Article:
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On Our Bookshelves – The Woman in Black

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NOVEL: The Woman in Black

AUTHOR: Susan Hill

YEAR OF PUBLICATION: 1983

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There’s a chill in the air, and the days are getting shorter. The leaves are starting to turn and suddenly it seems that summertime was long ago. As the kids start planning their Halloween costumes, it’s time to think about ghost stories. This one was published in 1983, but it’s seriously old-fashioned…if it weren’t for a few references to electric lights, it could have been set over a century beforehand. The Victorians loved to tell ghost stories, oddly enough for modern sensibilities, at Christmastime (Dickens’ A Christmas Carol is the example most of us know) and that’s how this tale begins.

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Arthur Kipps is home with his family on Christmas Eve as they tell spooky tales; he won’t participate, is teased for being a spoilsport, and suddenly walks out, visibly shaken. Unbeknownst to them, he has his own story from the past, “a story, a true story, a story of haunting and evil, fear and confusion, horror and tragedy. But it was not a story to be told for casual entertainment, around the fireside…” This is the framing device in the novel; he decides, rather than sharing it with his relations, to write it all down, to attempt to exorcise the past and at last free himself from the memories.

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What follows is a very effective, eerie, and downright horrifying tale. I first encountered this story as a play in London’s West End (which had the additional framing device of Arthur Kipps attempting to dramatize the story by hiring an actor to play his younger self). It was exceedingly well done on the stage, but I think the original novel is even better.

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Without revealing too much of the plot, the young Arthur, an up-and-coming London solicitor, goes out to a small, remote village for the funeral of a client, with an aim to settle up her affairs. With all the arrogance of the young professional from the city, he fails to understand or take seriously the warnings of the locals, and slowly learns the history of Mrs. Alice Drablow of Eel Marsh, the tragic history of her family, and the continued malevolence of what haunts her house.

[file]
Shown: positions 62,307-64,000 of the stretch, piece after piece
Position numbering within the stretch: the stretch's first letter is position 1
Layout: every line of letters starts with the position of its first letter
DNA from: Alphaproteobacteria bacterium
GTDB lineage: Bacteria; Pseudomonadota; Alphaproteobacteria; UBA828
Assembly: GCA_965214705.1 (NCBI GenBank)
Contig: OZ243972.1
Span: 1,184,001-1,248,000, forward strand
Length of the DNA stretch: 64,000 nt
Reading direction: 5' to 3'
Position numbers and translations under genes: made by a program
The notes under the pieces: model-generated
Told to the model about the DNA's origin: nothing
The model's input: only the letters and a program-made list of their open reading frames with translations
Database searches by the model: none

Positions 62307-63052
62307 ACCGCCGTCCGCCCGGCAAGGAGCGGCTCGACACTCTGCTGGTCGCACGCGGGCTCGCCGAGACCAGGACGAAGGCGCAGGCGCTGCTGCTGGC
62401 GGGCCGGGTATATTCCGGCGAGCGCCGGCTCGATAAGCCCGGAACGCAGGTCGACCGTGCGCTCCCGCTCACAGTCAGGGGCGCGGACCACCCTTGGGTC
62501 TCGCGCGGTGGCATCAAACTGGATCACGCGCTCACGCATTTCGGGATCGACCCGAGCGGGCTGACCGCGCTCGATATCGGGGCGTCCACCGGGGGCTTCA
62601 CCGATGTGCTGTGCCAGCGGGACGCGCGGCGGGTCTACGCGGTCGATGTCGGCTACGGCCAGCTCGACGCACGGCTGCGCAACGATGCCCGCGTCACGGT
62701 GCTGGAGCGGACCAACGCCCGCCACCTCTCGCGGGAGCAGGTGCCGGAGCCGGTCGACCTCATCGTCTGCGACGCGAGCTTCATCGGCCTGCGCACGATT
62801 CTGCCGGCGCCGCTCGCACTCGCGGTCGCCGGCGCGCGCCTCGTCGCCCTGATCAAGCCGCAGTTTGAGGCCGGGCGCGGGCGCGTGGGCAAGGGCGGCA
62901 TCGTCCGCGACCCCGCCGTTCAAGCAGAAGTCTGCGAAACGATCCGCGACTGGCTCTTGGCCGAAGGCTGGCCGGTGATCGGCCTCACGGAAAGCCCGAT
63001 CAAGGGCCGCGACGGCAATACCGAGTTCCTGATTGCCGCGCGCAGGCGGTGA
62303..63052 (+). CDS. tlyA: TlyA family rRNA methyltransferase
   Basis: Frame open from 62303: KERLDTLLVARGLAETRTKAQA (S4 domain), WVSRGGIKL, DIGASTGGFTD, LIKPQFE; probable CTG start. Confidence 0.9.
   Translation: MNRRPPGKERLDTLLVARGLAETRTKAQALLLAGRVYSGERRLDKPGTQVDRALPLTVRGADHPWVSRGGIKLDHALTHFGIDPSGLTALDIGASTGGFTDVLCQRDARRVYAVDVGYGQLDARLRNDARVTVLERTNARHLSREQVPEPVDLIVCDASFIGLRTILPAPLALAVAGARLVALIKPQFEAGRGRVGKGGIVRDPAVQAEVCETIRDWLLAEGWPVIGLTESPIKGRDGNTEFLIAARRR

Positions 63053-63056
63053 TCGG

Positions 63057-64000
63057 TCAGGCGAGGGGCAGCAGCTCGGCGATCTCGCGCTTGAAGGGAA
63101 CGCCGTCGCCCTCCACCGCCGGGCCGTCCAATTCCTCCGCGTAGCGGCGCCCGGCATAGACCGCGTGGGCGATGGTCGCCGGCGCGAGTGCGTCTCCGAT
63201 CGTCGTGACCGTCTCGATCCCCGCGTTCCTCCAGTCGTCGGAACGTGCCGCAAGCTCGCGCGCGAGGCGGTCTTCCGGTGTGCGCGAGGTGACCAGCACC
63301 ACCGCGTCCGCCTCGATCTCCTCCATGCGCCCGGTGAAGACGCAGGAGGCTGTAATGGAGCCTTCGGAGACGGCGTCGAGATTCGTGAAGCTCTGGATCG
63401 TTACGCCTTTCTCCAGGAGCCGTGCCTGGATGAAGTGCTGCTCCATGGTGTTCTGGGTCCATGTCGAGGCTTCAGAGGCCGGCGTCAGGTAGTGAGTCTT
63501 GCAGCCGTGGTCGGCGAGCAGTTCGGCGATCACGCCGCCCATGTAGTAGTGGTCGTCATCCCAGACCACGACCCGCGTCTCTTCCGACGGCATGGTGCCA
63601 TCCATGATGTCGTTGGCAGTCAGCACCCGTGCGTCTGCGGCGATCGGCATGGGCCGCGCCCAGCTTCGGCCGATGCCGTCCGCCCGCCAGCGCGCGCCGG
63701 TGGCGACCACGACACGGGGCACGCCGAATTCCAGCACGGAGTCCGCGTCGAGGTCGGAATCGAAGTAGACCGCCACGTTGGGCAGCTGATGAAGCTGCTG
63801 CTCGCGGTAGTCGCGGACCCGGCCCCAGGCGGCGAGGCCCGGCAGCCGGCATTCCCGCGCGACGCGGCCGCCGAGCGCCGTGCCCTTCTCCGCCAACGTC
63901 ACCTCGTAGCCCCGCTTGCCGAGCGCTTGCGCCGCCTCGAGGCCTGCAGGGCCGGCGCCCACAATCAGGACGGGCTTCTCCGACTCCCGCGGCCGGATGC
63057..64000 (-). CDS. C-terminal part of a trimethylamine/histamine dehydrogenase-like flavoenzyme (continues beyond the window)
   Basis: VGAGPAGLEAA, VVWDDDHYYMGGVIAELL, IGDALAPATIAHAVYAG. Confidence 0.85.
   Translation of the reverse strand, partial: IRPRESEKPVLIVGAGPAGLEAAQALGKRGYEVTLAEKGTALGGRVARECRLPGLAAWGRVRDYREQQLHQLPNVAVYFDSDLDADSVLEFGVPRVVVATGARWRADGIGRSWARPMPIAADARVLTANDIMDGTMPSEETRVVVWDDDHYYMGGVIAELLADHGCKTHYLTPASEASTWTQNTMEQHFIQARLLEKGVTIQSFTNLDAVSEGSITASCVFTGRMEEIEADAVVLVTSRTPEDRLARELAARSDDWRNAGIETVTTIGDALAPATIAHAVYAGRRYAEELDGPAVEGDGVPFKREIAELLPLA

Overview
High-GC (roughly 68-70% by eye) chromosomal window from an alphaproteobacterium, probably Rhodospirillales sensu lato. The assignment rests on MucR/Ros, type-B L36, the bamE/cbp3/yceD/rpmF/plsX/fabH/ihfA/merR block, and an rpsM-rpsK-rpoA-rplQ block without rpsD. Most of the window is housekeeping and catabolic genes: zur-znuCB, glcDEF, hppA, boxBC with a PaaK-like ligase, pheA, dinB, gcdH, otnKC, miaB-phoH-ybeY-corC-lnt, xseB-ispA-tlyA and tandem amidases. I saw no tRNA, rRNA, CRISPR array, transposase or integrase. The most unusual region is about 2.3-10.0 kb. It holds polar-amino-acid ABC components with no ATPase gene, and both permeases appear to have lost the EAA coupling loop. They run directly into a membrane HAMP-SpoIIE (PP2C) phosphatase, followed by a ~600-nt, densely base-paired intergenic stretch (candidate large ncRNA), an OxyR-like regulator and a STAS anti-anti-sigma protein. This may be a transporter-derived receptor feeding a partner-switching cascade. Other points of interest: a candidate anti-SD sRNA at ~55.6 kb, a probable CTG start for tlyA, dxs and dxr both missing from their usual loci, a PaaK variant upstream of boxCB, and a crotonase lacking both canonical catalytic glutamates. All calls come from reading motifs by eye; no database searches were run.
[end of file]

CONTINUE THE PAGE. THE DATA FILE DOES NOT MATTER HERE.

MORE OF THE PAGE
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It is, I think, a bit of an indictment of how unnecessarily cruelly women can be treated in the name of conventional morality, and may be a bit of an allegory of how one generation’s traumas continue to cause suffering, but whether or not you see a feminist lesson here, the story is effectively chilling.

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Perhaps it’s not best to read this one on Christmas Eve; the Victorians did have odd tastes.

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RATING (one to five whistles, with five being the best): 3 1/2 Whistles

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HOW TO PURCHASE: Amazon

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Laura LaVelle is an attorney and writer who lives in Connecticut, in a not quite 100-year-old house, along with her husband, two daughters, and a cockatiel.

Laura can be contacted at laura@newswhistle.com

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Lead-In Art Courtesy of Ethiriel / Shutterstock.com

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